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EheElephant.Info: The Sands of the Ogaden Are Blowing Across East Africa.

Posted by: Berhane Habtemariam

Date: Saturday, 05 March 2022

Much like in 1977, all the conditions have come together that could turn conflicting interests into ruinous warfare across the region.   

By A. K. Kaiza 
March 5, 2022
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    Even in a season of bad years, it is a particularly very bad year for the Horn of Africa. War and hunger tearing at Somalia, revolutionary hope in Ethiopia turned into existential crisis, the coming end of Kenyatta’s reign over Kenya with a Kalenjin successor and ethnic tensions in the wings, and in Uganda, the recent suspicious death of an Archbishop amidst a military regime openly massacring the country’s citizens, bring the region to the very edge of catastrophe. 
   
   As always happens for the region, it all starts with failed rains, most likely somewhere between Ethiopia and Somalia, although because the way in which it works is complex, few pause to consider that stopping hunger deaths in the Ogaden could create a more stable East Africa. But the rains have failed for more than three years now, and in time, the impact will be felt as coups and massacres as far afield as Kampala and the Congolese border. 

   In the meantime, as superpower rivalry swoops in, a looming election cycle is setting unease. The elections come. They are stolen. Civil war breaks out in Uganda. In Kenya, tensions between Luo, Kikuyu and Kalenjin politicians push the country to the brink of civil war; in no time, there will be an attempted coup in Nairobi. 

   But for the more alert readers, if the above scenario sounds more like a description of 1977, rather than of 2022, then there is a good reason for it; it is 1977. There have been many turning points in our post-independence history, but if I were pressed hard to pick the one that unites us in our common fate, I would settle for 1977.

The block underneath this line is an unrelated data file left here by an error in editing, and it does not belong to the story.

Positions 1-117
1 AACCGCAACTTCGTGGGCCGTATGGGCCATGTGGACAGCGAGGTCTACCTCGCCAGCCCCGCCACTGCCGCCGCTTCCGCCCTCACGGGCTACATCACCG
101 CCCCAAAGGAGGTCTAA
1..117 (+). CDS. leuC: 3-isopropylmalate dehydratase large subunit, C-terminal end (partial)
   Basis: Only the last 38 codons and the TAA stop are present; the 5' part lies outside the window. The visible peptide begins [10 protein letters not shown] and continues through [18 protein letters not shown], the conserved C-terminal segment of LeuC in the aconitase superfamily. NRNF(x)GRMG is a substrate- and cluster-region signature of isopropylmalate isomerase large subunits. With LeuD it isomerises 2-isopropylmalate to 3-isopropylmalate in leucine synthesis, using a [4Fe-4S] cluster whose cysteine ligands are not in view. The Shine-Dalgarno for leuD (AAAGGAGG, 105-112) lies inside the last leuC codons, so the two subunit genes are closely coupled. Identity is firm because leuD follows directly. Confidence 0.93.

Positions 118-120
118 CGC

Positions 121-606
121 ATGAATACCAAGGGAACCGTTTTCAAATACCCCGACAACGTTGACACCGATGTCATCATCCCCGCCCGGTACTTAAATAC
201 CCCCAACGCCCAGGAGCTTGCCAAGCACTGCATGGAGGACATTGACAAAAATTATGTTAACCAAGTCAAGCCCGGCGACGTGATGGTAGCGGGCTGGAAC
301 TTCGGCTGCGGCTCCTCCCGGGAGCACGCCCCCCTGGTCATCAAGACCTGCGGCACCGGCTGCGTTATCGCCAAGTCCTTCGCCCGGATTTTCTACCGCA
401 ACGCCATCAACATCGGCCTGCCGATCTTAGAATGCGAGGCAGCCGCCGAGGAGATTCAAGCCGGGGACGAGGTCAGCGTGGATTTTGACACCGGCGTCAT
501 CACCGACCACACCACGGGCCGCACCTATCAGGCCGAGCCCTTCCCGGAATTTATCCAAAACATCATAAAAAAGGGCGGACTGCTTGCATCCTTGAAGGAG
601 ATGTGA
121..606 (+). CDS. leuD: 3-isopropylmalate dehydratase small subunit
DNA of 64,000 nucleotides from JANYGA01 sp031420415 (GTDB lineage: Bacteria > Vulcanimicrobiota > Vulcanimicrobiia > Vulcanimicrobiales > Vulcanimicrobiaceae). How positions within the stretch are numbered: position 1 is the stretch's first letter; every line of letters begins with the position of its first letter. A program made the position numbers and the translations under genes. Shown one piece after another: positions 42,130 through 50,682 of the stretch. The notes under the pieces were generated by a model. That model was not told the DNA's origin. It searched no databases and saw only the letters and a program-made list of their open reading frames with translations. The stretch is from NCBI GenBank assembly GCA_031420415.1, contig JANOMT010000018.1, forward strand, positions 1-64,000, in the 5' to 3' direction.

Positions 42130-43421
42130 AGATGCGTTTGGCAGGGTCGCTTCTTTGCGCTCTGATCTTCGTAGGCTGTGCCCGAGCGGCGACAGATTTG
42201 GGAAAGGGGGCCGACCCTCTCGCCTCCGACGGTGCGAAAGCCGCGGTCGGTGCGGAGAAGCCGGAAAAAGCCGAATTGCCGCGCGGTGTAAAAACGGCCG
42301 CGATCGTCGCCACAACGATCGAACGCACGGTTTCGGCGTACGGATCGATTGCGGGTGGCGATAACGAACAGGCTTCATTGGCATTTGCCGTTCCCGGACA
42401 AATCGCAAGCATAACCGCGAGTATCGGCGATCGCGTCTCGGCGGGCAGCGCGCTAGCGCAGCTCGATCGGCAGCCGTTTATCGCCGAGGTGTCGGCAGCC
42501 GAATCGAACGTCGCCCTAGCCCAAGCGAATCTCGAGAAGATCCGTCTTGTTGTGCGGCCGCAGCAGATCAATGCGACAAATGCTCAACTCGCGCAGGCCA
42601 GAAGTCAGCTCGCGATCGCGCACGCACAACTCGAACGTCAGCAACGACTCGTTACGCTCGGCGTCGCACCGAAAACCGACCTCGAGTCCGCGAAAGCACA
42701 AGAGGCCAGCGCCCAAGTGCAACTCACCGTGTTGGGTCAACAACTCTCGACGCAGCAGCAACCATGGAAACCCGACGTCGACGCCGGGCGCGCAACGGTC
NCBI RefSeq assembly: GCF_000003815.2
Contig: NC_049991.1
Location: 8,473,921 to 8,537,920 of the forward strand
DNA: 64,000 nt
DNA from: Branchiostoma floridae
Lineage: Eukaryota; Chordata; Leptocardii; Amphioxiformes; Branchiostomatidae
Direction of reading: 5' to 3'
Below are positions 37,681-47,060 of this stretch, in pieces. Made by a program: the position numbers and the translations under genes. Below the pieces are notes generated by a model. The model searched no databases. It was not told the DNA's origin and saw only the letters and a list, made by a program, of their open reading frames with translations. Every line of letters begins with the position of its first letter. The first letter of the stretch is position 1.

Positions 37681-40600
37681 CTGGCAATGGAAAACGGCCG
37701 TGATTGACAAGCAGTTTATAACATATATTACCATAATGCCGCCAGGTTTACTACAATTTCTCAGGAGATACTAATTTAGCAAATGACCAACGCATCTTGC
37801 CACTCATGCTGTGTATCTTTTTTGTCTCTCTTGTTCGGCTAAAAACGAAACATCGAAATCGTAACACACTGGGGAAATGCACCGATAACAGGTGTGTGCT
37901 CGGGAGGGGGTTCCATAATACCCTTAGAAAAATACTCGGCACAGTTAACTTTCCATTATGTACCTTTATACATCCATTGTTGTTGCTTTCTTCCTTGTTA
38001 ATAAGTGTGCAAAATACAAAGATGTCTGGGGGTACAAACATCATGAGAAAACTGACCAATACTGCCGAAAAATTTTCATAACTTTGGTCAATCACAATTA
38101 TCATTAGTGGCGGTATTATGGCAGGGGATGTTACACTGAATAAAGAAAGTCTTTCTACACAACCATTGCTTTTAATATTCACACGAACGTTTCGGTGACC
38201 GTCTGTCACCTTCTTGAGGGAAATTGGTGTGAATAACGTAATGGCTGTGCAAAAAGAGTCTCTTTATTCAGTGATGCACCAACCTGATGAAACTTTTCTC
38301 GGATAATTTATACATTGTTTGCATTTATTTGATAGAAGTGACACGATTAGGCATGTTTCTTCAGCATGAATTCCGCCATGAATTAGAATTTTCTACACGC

And then, I would back up a little to 1972. For this was the year in which a general, global drought hit East Africa in a serious way. An indictment of public media discourse in the region is the degree of ignorance it engenders not just in its audience, but also in its reporters and editors, and so it was not until 2012 that, travelling to Kaabong from Kotido in Karamoja, I first heard the words “Loreng Lega”, from a pastoralist-turned farmer, Faustino Odir. He was explaining why he, a Jie man, started farming, saying that his family fled Loreng Lega in Karamoja in 1973 and lived in Masindi in Western Uganda for 36 years. 

   When I inquired further, I was told that Loreng Lega means Red Jewels, in Ateker. At the time, before plastic and glass spread across the pastoralists’ lands as beads, women wore loops of iron wire as neckpieces and kept them fresh with cow butter. In 1973, the cows died. There was no butter. The neckpieces turned rusty and the ever-poetic Ateker found a name for the famine. I might have left it there but there were others. I was told of Lopiar and Loreng Arup, all describing famines — Lopiar in 1980 and Loreng Arup in 1986.